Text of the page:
So you’ve adopted an online solution for storing your precious data. The cloud service you’ve chosen seems to have everything you want, transmission encryption, huge storage space, inexpensive pricing plans and mobile access. The one thing missing is a layer of protection for the data once it’s on your cloud’s servers.
The simple fact is not all online backup and storage services are created equal. Some work with all operating systems but have limited space or some have sync capability but don’t support Linux. The either or features comparison can be frustrating when trying to find a company that’s reputable, stable and trustworthy enough to hold your sensitive data. If the only thing holding you back is endpoint server encryption, then the most straight forward solution is to encrypt it yourself.
You may be thinking, “Encryption? That’s too technical for me!” It may sound like a word out of the movies, but encryption is more commonplace than you might think. Geeks and tech enthusiasts have been using it for many years for their own personal files and it’s a good idea for other, non-technical, users to start too. Everything is moving to the cloud and users will need to protect their data themselves instead of relying on a third party to do it for them. Who else will care about your data the way you do?
That’s where encryption tools come in. The one we’re looking at and highly recommending is Truecrypt. Truecrypt is free open-source disk encryption software, meaning it’s free to download and use as you like. Without getting too technical, Truecrypt uses several algorithms, including the popular AES to encrypt data. Algorithms can be used in conjunction with each other to add two and three layers to the protection and all perform at 256-bit key size.
Technical details aside, if you aren’t a geek, then you’ll likely want to know how easy it is to use and what the extended benefits are. Starting with the latter, benefits include encryption of portable storage devices such as flash drives and external hard drives, entire partition encryption, individual file or folder encryption and hidden partitions. Ease of use depends on how comfortable you are with software, but the process itself is straight forward.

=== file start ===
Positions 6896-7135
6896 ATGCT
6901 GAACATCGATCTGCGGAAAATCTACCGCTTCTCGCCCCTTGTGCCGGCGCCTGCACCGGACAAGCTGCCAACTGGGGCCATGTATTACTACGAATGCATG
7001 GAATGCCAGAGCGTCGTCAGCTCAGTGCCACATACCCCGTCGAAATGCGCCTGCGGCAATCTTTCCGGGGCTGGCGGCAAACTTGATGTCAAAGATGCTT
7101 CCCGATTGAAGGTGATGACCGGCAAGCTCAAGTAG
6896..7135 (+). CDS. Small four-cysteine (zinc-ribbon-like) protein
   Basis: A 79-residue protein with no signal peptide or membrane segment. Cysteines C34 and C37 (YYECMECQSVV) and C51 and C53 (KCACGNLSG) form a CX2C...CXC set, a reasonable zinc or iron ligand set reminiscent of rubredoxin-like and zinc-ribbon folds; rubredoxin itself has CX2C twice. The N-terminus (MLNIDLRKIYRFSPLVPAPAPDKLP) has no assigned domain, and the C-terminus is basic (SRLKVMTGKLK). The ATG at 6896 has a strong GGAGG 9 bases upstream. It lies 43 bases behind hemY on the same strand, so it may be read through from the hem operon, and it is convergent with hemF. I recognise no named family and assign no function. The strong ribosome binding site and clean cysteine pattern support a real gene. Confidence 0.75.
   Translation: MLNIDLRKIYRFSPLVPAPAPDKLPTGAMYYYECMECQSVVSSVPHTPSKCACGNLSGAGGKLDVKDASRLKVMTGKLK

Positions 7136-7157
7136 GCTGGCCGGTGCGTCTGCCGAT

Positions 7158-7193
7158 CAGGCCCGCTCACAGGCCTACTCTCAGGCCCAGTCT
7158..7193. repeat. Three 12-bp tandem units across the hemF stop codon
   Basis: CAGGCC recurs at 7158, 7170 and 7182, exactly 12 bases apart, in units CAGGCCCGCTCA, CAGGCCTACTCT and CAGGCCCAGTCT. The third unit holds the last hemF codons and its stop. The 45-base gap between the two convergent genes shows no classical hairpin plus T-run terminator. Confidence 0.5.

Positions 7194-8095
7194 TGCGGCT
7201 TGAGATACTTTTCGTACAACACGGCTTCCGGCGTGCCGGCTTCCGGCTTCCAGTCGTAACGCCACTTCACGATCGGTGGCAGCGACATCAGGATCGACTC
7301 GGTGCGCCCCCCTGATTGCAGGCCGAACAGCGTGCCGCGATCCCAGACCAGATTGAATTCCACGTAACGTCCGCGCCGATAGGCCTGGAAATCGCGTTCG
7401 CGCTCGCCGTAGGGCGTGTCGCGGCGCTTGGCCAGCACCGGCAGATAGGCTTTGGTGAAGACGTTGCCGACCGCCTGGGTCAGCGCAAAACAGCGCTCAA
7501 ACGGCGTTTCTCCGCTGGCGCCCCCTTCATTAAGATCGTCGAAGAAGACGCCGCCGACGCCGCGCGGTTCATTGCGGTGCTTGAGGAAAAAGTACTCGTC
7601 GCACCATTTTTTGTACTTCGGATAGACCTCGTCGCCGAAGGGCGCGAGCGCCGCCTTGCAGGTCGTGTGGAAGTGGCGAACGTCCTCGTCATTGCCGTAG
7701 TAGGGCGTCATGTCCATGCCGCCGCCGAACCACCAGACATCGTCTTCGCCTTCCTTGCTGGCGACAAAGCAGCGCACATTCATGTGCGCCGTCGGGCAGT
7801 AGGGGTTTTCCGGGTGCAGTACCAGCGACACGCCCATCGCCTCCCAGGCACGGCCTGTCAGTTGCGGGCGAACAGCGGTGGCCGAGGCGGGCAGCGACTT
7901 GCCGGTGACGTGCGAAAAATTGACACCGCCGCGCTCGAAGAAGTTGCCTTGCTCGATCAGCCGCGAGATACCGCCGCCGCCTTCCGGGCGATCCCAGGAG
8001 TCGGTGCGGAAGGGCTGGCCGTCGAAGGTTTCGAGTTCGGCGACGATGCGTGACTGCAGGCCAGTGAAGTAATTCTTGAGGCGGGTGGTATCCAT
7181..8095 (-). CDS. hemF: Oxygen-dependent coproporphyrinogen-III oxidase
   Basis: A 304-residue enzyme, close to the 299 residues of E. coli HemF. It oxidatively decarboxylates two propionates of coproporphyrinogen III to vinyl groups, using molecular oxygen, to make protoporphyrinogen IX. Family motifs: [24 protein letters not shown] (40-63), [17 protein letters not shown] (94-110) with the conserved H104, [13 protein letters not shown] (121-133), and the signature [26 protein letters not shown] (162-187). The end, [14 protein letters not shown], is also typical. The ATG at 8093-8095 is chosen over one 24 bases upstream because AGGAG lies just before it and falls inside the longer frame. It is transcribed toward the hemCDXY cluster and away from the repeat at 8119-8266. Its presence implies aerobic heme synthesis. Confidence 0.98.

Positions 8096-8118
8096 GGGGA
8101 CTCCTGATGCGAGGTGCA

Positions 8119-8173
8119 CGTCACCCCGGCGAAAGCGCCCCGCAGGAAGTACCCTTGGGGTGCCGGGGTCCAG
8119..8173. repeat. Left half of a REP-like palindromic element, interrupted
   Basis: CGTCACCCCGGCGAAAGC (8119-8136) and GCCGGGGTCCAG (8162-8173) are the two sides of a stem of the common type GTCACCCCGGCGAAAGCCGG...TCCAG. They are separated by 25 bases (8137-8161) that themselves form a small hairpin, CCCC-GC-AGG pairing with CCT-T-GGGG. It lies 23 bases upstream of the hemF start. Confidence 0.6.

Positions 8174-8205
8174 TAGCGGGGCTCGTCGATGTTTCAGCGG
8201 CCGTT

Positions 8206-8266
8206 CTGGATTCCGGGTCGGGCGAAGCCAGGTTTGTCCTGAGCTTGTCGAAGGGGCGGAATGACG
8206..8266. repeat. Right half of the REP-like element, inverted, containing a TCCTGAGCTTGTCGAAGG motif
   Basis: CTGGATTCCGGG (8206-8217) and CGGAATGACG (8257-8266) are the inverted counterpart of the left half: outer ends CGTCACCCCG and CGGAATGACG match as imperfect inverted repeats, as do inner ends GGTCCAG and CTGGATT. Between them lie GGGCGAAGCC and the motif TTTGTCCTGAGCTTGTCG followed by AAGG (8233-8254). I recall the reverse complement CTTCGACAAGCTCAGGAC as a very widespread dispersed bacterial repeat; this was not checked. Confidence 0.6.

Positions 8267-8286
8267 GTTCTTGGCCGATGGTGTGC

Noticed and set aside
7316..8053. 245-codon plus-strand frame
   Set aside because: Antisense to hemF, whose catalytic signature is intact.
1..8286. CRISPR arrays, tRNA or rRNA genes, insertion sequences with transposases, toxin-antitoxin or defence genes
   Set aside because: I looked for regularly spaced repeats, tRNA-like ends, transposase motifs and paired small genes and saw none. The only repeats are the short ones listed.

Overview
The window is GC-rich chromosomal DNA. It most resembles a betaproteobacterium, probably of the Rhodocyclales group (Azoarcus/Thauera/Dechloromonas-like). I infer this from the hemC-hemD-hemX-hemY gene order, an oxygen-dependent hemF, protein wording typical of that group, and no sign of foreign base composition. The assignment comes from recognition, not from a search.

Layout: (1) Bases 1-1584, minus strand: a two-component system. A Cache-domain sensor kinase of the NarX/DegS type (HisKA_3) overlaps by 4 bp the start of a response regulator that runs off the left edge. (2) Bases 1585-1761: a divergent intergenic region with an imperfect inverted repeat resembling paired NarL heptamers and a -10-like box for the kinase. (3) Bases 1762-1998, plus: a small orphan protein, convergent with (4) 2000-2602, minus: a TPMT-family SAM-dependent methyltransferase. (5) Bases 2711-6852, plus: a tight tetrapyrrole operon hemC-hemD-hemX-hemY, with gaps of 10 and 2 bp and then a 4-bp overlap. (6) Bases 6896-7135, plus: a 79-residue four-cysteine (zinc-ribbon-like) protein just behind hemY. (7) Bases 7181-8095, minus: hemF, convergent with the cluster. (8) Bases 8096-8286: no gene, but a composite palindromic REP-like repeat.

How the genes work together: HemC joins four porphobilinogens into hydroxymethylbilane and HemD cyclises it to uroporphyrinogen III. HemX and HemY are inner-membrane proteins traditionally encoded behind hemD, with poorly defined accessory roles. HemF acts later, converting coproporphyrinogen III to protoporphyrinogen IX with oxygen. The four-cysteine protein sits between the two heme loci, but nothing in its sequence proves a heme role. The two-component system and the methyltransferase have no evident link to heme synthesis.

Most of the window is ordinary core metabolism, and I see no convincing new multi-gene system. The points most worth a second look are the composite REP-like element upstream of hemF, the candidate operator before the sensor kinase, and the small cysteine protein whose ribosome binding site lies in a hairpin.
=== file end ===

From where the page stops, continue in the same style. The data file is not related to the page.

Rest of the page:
In the screenshots (taken on a linux system) below, notice the simple interface. There’s no wrong way to encrypt your data when it comes to choosing an algorithm and the same premise applies as with any other password protected item – use a strong password. Truecrypt does the rest. The documentation on using Truecrypt is extremely thorough so instead of rehashing the information, it’s best to reference the material directly if you have questions.
After you’ve encrypted all your data, simply instruct your online backup / storage service to sync the Truecrypt container or upload it manually to the cloud. Now, even if a hooded figure with the powers of a Ninja and hacker skills of a supercomputer gain access to your cloud service, your data will still be encrypted and protected.
Finally, Truecrypt is free software and the product is kept up to date and patched because users continue to support them through donations. If you do use and like Truecrypt we encourage you to donate to the cause.
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